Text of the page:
Previous Flying Experience
Military flying and subsequent operations are quite different to any form of civilian flying. Whilst perhaps an indicator of innate motivation, civilian flying experience does not necessarily increase performance on the pilot’s course. Indeed, some applicants have found it difficult to adapt to military techniques as a consequence of their previous experience. This could be due to the reinforcement of different techniques to those used in military aviation. For instance the technique utilised by the ADF to fly visually is the Attitude – Lookout – Attitude – Performance (ALAP) work-cycle. Civilian pilots may have never heard of this and may be reliant on autopilot, or other techniques. This would have to be unlearnt.
With all due respect to the civilian flying world, no matter how much civilian flying experience a candidate has, the nature of military flying will challenge all candidates at some stage. Many flying sequences are not done regularly or even at all in civilian flying – for example: high G force activities, close formation (flying within two-three metres of another aircraft at 500 kph, or faster), low level navigation at 250 feet at 500 kph or faster whilst aiming to find a precise target within 15 seconds after 80 minutes flying time.
Accuracy standards are very high for good reason. For instance, bombs need to be dropped precisely on time and on target or there could be friendly personnel still in the area. Flying too high at low level could lead to detection by radar and being shot down. Flying too low at high-speed means the aircraft could hit the ground in a moment of distraction. Sustained errors outside of ADF flying accuracy standards can show a lack of mental capacity, fixation and limitations in potential – all recipes for potential disaster. Most military missions are debriefed utilising on board recording devices to enhance the overall learning from the mission. Nobody can hide!
Further, there may be an opportunity in civilian flying to develop habit patterns not necessarily beneficial to ADF aviation. For instance, numerous ADF aircraft require that the checklist be recalled flawlessly from memory alone, especially emergency procedures. The military paper checklist is simply a backup if required.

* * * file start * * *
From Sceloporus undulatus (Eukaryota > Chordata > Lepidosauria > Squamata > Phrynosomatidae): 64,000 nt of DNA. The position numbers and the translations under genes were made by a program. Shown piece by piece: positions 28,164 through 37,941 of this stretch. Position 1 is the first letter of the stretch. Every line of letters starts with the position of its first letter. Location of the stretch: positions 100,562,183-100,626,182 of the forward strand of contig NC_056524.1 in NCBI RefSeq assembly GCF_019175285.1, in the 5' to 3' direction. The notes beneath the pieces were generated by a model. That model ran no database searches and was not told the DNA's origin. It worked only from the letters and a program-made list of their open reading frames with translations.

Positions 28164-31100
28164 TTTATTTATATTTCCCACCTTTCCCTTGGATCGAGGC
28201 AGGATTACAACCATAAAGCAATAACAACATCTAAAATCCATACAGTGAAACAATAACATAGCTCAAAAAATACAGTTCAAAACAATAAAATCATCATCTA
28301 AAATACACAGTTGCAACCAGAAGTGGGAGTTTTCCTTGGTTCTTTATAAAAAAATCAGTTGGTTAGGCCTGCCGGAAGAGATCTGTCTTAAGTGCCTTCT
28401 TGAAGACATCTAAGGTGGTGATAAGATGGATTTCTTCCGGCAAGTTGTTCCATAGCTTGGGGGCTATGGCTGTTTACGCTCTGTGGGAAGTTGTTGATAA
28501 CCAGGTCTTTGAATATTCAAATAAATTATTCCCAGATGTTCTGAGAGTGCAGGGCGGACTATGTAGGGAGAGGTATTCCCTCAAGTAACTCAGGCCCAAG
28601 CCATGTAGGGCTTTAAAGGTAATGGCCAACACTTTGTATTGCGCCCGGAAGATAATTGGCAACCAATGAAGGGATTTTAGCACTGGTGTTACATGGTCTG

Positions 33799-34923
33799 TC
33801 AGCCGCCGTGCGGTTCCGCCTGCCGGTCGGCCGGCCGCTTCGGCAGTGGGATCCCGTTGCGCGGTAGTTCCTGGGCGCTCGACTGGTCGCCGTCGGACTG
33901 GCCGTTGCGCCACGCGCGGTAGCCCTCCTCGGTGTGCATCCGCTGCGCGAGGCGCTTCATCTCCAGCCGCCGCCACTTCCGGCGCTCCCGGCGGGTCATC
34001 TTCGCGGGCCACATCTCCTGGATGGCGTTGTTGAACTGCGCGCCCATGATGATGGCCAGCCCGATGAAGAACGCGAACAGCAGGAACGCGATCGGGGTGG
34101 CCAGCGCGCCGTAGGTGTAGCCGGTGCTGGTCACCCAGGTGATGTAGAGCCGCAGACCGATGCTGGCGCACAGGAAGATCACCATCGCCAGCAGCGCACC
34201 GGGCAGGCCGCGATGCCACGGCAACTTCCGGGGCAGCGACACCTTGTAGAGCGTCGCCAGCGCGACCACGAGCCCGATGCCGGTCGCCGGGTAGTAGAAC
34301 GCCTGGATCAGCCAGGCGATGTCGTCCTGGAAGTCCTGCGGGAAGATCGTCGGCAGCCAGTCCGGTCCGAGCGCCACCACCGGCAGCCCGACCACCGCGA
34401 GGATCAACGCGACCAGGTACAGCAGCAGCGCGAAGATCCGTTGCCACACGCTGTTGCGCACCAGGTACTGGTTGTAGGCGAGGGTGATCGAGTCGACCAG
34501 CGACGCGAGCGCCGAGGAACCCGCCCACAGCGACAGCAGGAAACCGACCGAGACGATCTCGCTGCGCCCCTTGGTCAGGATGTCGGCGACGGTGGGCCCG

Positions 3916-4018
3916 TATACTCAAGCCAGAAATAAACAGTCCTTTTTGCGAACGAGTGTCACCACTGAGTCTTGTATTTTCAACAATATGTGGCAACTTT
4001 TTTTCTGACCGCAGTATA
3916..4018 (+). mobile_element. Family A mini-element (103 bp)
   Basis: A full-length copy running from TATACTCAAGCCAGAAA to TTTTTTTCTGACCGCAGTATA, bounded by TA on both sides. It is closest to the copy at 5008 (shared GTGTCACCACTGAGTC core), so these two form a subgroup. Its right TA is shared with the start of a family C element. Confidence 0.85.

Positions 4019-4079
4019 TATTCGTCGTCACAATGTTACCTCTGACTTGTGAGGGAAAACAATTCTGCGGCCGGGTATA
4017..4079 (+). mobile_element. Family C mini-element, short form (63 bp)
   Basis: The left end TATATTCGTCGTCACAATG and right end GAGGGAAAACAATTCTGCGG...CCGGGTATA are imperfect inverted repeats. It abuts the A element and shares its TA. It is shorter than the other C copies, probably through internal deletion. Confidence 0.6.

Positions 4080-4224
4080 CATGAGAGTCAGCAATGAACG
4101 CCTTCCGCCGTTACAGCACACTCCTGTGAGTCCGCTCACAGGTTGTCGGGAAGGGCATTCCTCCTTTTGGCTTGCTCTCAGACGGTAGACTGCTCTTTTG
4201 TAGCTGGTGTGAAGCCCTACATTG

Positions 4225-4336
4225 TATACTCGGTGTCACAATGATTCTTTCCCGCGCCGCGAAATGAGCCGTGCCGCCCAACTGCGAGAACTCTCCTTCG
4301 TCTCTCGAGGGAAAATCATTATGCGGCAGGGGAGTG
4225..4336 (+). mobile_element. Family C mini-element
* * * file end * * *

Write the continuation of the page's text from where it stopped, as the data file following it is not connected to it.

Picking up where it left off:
Pilot’s course students must strive to operate independently utilising memorised procedures without errors often under time constraints whilst operating flight controls. In this case, it may be easier to teach an aviation novice new habits from the beginning rather than convert or unlearn some habit patterns attained by high time civilian pilots. Having said this, many high time civilian pilots do quite well especially early on in the conversion phase, due simply to their exposure to the airborne environment, but this slight advantage often fades quickly.
It is recommended to conduct a small amount of civilian flying before joining the military. Anywhere between three flights and a PPL (Private) is probably ideal. This will be beneficial to have at least experienced the airborne environment. A basic knowledge of what a circuit consists of (i.e. crosswind, downwind, base and final for instance), what is a yoke (or control column) and what happens to the aircraft when the yoke is pushed forward, or turn it to the left? What is a rudder, an aileron or a stall? What is required to operate the radio? Candidates will learn an amazing amount just going for a fly plus it provides evidence at Recruiting that there is a genuine interest in aviation if you have paid for some!
For any further information steer towards www.getyourwings.com.au